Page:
There were lots of activity at St. John’s during the decade of the 1970’s. Some of this activity included the following:
The Craft Class was extremely active. A Country Carnival was held in the fall with games, crafts, food, and talent shows. Money raised from the Carnival were used for needs outside of the budget. In 1976, roller skates were purchased, and a schedule set up when skating was allowed in the gym. With the opening of the gym, the Youth organized basketball games. There were also softball games.
The Youth met on Sunday nights for discussion groups (Roundtables) basketball, skating, and other activities afterward. There were fun events such as square dancing and movie nights. There were Youth Retreats every year and the Senior Class took a trip to Florida in the spring, and ski trips. In 1976, the Youth held their own version of the Olympics with track and field, soccer basketball, volleyball, and gymnastics. They went to Carowinds after it opened in 1973.
The XYZ’s (Extra Years of Zest) was formed for active older adults. They met monthly. They also went on trips to Old Salem, and the Southern Living Show.
In November of 1970, when Sesame Street was first shown on PBS, Ruth Rogers encouraged parents to watch with their children. In other years, the fifth graders studied about community and went on a walking tour of the neighborhood and toured the “inner city” and the fourth graders visited the Bethlehem Center (this was before it rented space in the church)
Men of the Church met monthly. In 1970, they held a Ladies Night supper (no mention of who was preparing the meal). NC State basketball coach, Norm Sloan spoke at a Sportsman’s’ Night dinner. There were golf tennis tournaments. In 1971, Dr. Broach wrote that those in the golf tournament “had a ball and some shot good golf” The Family News article said they “tore up the Larkhaven Golf Course with most of them taking large clumps of sod from the green before they hit the little white ball. Cries of anguish resounded across the fairways”.
Summer fellowships were held in the summer at various members’ homes, divided geographically. The Salt Shakers program was begun in 1978.Bob Lasater organized camping trips Churchwide family picnics were held.
There was a continuing emphasis on learning. Family Life Conferences were held at the church. There were adult retreats at Montreat. Family Bible School for the entire church family was held several years. Skip Anderson and Jonnie McLeod presented a seminar of drug abuse. Other topics included Terminal illness and Death, a series on different Protestant denominations, A Dynamic Family, and the Christian Conscience. On Sunday evenings, there were programs in a Great Decision series in which various world issues were discussed such as Soviet-American tensions, The People’s Republic of China, Human Rights and Foreign Policy-Hope for the World, A Demanding World and Shrinking Resources. Ethics and Business and Ethics in the Media. Other speakers included Mrs. Bertha Maxwell, Director of Black Studies at UNCC, John Belk, Mayor of Charlotte whose topic was “Charlotte 1973”, Leighton Ford (Billy Graham’s brother-in-law). And Dr. Dean Colvard, President of UNCC. A Singles Class was formed for those ages 30-50, who were widowed, divorced, or never married.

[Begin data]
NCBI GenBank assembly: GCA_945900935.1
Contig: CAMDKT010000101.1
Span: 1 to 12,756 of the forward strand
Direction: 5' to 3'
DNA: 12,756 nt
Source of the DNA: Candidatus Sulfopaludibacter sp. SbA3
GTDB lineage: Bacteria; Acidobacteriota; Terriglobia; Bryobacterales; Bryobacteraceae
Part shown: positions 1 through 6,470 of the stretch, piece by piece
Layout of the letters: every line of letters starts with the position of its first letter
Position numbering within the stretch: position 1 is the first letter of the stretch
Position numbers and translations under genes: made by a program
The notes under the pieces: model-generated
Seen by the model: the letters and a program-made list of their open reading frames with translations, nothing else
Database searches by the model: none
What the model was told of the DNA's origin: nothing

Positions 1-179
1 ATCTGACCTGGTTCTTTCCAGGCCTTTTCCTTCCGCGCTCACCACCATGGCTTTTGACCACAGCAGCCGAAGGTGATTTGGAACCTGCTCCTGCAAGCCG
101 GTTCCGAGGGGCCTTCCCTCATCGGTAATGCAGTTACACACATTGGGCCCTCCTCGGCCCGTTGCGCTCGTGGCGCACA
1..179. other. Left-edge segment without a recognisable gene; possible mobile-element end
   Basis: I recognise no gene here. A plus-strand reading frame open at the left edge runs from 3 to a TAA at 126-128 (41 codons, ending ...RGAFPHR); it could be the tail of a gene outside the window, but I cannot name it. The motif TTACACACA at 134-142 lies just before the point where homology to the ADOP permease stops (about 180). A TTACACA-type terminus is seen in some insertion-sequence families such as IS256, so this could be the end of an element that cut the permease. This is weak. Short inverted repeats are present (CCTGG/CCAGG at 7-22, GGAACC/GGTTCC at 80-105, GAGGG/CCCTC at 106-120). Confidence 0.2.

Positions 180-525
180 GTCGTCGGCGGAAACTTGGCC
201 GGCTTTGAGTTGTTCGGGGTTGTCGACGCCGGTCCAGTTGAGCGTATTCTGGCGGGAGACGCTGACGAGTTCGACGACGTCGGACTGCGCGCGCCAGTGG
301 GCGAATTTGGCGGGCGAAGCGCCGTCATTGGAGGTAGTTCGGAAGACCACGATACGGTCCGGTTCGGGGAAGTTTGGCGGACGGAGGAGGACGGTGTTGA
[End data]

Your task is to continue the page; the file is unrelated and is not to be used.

The Library Staff hosted book reviews in the library. In March 1979, the church held “Roberta Workman Day’ to honor her dedication to the Church Library. (She was the grandmother of Laura Solitario)
There were also discussions about on the statewide referendum on liquor by the drink to allow an airing of all viewpoints (Not until 1978 was a law passed allowing counties and municipalities to all the sale of liquor by the drink on a local option basis. Prior to that restaurants could only sell beer and wine; they could not serve mixed drinks. However, “brown bagging was allowed.)
On the other topic of concern in the community-the changes occurring in the school system with the introduction of busing to address the issue of segregation. Dr. Broach wrote- “We must confine discussions to the issues, rather than the persons involved, protect the right of dissent, and discourage any defiance of law, and accord the right of free speech and opinion to all our neighbors. Our duty is a concern for all children.”
In 1973, the decision was made to print the Family News and worship bulletins in-house, rather than by an outside printer, resulting in a yearly savings of $2,000. In 1973, in reaction to the oil embargo by OPEC to those countries supporting Israel with its war with Egypt over the Sinai Peninsula, the church began taking steps to reduce the consumption of heating oil and electricity with lower temperatures, diligence in turning lights on and off. In 1977, when the church was notified by Piedmont Natural Gas to decrease use by 35%, Sunday evening and Wednesday Family Nights were discontinued during the month of February. A church van was donated by a church member in 1976 to provide transportation for the various groups going on trips.